Note: The Mousetrap Series is about helping you sell more mousetraps, no matter what the mousetrap is that you sell. I don't care how good your mousetrap is, few people will buy it if you do not market it well.
The answer to the headline is:
Most People Read Headlines First, So Concentrate On Headlines
Writing headlines is tough. I always sweat through it. But they matter. Five times as many people will read your headline as will read your copy, so the headline is worth 80 percent of the effort.
The headline must grab people. It’s got to speak to them, it must be interesting to them. It shouldn’t be about you. This doesn’t mean that you can’t use your company name in the headline, only that the company name cannot be the headline.
In fact, finding a way to work your company name into a headline can be an effective strategy for helping to build top-of-the-mind awareness. After all, five times as many people will read the headline as the copy.
Headlines don’t have to be short. One of the misperceptions many people seem to hold about headlines is the notion they must be short. Nonsense. Advertising great David Ogilvy considered the following to be the best headline he ever wrote:
At 60 Miles Per Hour
The Loudest Noise
In The New Rolls Royce
Comes From The Electric Clock
It was a long headline. Ogilvy managed to incorporate the company name into the headline. Yet, he also managed to focus on buyer benefits.
Headlines should speak to the buyer. They should focus on something that matters to a buyer tuned into the radio station. If you have news, proclaim it in the headline. People are always interested in new stuff.
Cutesy Headlines. Many people make the mistake of getting too cute in their headlines. They try to arouse curiosity.
AT&T Wireless’ "M-Life" campaign is a good example. Millions were spent on obtuse ads and headlines talking about M-Life. The reaction to obtuse often goes something like this:
"So what? What does that mean to me?"
"Well, the ads didn’t say."
"Yawn. What’s for lunch?"
For goodness sake, don’t bore the prospect!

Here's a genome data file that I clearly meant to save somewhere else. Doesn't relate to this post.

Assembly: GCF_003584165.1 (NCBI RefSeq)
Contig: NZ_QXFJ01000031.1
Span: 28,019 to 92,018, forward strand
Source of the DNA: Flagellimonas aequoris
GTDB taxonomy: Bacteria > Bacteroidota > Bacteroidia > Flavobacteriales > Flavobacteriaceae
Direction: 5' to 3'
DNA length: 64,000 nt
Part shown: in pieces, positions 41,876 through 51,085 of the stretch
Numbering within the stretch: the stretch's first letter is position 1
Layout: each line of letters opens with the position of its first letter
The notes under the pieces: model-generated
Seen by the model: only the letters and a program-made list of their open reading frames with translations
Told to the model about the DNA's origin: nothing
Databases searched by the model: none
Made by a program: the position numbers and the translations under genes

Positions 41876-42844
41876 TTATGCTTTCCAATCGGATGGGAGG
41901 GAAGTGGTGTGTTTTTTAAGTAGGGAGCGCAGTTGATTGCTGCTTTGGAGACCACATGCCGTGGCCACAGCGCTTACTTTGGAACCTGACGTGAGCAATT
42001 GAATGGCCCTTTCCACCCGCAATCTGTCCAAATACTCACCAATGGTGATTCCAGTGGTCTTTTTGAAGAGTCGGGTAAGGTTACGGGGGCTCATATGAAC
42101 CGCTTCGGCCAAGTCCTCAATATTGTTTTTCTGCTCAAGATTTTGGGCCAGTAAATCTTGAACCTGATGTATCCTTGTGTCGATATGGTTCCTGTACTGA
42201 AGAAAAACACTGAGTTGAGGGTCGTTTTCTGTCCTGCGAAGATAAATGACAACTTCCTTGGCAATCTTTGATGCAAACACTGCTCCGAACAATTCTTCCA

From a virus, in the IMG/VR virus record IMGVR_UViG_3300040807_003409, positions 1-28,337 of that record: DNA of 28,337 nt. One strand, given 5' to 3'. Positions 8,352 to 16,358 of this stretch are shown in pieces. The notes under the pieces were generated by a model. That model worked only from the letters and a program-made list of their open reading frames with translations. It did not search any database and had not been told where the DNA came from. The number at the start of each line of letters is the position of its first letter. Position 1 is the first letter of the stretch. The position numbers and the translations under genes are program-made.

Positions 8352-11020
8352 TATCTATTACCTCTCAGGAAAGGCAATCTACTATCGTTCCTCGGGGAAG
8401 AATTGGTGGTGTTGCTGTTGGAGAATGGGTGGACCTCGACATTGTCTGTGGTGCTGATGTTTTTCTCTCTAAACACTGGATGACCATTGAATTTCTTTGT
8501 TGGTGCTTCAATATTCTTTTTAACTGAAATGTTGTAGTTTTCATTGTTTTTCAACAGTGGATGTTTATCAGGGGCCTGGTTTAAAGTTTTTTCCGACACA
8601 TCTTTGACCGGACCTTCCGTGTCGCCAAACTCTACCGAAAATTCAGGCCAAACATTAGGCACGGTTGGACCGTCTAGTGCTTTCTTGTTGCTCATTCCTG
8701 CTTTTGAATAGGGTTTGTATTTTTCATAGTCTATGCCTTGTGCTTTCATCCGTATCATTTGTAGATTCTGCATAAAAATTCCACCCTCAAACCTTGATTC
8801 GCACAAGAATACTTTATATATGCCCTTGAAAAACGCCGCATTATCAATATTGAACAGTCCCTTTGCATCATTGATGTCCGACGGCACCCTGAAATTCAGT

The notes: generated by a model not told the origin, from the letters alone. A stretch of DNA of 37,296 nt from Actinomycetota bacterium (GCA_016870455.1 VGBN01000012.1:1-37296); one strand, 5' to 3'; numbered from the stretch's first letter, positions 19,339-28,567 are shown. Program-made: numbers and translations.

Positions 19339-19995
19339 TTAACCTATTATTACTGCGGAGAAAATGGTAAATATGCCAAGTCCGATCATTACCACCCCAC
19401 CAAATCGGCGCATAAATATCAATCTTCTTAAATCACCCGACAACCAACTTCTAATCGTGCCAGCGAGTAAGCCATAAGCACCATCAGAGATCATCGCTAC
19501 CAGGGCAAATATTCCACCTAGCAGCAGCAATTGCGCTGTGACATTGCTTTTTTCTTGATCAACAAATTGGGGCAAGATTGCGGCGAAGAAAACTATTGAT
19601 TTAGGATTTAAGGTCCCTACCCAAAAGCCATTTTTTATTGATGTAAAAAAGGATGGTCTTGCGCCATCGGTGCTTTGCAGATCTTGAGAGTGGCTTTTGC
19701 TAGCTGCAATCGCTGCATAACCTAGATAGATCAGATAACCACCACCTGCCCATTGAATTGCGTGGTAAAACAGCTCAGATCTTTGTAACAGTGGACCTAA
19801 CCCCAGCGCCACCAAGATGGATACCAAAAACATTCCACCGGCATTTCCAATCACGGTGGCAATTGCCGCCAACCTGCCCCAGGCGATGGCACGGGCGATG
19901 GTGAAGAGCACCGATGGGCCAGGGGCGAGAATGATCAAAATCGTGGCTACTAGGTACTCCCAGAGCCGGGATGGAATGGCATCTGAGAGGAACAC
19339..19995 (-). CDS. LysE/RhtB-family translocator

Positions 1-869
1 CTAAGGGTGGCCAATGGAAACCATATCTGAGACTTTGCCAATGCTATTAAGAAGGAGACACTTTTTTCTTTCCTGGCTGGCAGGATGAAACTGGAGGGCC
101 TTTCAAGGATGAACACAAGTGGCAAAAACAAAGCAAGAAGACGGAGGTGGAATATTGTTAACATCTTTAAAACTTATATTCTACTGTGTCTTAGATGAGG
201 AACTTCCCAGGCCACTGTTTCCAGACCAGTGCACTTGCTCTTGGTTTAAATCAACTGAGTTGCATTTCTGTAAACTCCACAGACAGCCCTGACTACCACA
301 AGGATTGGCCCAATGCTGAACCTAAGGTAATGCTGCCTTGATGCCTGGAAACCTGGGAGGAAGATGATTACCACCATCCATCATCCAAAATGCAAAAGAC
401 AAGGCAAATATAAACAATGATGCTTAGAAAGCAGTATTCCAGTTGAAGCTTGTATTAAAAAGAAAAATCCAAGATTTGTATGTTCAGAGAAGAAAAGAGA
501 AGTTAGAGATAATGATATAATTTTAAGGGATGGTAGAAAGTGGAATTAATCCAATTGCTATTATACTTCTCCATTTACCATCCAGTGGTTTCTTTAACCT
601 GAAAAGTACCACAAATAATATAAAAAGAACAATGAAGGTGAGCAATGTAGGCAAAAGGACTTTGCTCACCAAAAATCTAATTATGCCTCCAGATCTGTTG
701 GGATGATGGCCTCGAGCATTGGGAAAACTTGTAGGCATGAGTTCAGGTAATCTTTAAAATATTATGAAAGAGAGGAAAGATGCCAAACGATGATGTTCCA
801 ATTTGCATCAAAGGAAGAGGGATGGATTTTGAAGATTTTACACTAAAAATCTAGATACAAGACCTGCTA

You should also avoid headlines that are overly gloomy or depressing. Don’t depress the prospect either. Instead, you should imply a quick solution. Your product or service should be simple, easy, and painless.
Classic headline formulas that accomplish this include:
- "Introducing:" or "Announcing:" or "New:" or "Now:" or "At Last:"
- "Beginning <date>:" or "On <date>:"
- "Only <price>..." or "Reduced By <amount>:"
Another formula that works is to feature a special, such as, "Free Water Heater With a Furnace Purchase."
Other concepts to think about:
- Promote an easy payment plan
- Free offer or information
- Tell a story in a headline
- Have a do-it-yourself-type headline that includes: "How To:" or "How Do I:" or "How This:"
- Answer a questiom or pose a question: "Why:" or "Which:" or "Because:" or "If:"
- Provide tidbits to help, suggestions: "Advice To:"
- Use testimonial style, such as, "I Saved:"
- Peak curiosity with something like, "Can Your Technician Pass This Test:"
- "Don’t Buy Until:"
- Address to a person, such as, "For All Property Managers Sick Of:"
These formulas are simply suggestions to help you create better headlines that will cconvince people to read the rest of your marketing copy. Remember, the message isn’t delivered unless someone reads it.
In the next issue, we’ll take the next step: How to Get Prospects to Take Action.
Matt Michel spoke at HVAC Comfortech 2004 on marketing This rant was solely the opinion of Matt Michel, CEO of the Service Roundtable (www.ServiceRoundtable.com), an organization dedicated to helping contractors prosper. Matt is also the publisher of Comanche Marketing, a free marketing e-zine. Subscriptions are available at www.ComancheMarketing.com. You can contact him directly at email@example.com. Or send your comments to Contracting Business at firstname.lastname@example.org.